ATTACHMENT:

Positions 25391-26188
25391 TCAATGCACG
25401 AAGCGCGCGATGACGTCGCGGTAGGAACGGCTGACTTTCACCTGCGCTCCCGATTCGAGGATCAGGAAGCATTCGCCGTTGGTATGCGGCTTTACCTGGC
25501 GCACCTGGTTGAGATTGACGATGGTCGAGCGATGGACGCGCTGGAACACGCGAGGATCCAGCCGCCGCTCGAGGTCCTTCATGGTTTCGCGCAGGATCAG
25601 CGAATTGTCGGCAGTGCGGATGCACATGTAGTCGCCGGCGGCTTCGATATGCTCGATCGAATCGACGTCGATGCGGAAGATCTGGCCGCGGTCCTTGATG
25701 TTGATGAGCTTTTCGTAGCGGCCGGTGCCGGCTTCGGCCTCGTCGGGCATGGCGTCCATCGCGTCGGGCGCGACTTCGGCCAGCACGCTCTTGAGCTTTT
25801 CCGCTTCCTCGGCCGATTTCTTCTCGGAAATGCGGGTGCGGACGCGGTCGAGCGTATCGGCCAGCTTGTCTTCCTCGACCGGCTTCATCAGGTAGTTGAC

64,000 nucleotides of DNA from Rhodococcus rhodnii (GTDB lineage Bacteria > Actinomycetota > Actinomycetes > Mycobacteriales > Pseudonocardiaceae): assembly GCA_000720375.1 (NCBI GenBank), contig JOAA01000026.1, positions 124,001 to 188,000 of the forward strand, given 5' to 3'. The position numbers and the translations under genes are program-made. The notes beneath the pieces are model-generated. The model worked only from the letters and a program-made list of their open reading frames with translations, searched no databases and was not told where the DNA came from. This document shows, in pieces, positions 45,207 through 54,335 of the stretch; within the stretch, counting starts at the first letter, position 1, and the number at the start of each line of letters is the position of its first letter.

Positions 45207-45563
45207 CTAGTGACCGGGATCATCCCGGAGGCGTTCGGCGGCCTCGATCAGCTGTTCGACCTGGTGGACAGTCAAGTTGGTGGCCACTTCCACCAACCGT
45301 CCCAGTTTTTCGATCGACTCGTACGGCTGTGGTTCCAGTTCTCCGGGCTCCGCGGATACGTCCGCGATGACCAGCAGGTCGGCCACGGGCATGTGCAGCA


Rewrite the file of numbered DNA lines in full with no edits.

Positions 25391-26188
25391 TCAATGCACG
25401 AAGCGCGCGATGACGTCGCGGTAGGAACGGCTGACTTTCACCTGCGCTCCCGATTCGAGGATCAGGAAGCATTCGCCGTTGGTATGCGGCTTTACCTGGC
25501 GCACCTGGTTGAGATTGACGATGGTCGAGCGATGGACGCGCTGGAACACGCGAGGATCCAGCCGCCGCTCGAGGTCCTTCATGGTTTCGCGCAGGATCAG
25601 CGAATTGTCGGCAGTGCGGATGCACATGTAGTCGCCGGCGGCTTCGATATGCTCGATCGAATCGACGTCGATGCGGAAGATCTGGCCGCGGTCCTTGATG
25701 TTGATGAGCTTTTCGTAGCGGCCGGTGCCGGCTTCGGCCTCGTCGGGCATGGCGTCCATCGCGTCGGGCGCGACTTCGGCCAGCACGCTCTTGAGCTTTT
25801 CCGCTTCCTCGGCCGATTTCTTCTCGGAAATGCGGGTGCGGACGCGGTCGAGCGTATCGGCCAGCTTGTCTTCCTCGACCGGCTTCATCAGGTAGTTGAC

64,000 nucleotides of DNA from Rhodococcus rhodnii (GTDB lineage Bacteria > Actinomycetota > Actinomycetes > Mycobacteriales > Pseudonocardiaceae): assembly GCA_000720375.1 (NCBI GenBank), contig JOAA01000026.1, positions 124,001 to 188,000 of the forward strand, given 5' to 3'. The position numbers and the translations under genes are program-made. The notes beneath the pieces are model-generated. The model worked only from the letters and a program-made list of their open reading frames with translations, searched no databases and was not told where the DNA came from. This document shows, in pieces, positions 45,207 through 54,335 of the stretch; within the stretch, counting starts at the first letter, position 1, and the number at the start of each line of letters is the position of its first letter.

Positions 45207-45563
45207 CTAGTGACCGGGATCATCCCGGAGGCGTTCGGCGGCCTCGATCAGCTGTTCGACCTGGTGGACAGTCAAGTTGGTGGCCACTTCCACCAACCGT
45301 CCCAGTTTTTCGATCGACTCGTACGGCTGTGGTTCCAGTTCTCCGGGCTCCGCGGATACGTCCGCGATGACCAGCAGGTCGGCCACGGGCATGTGCAGCA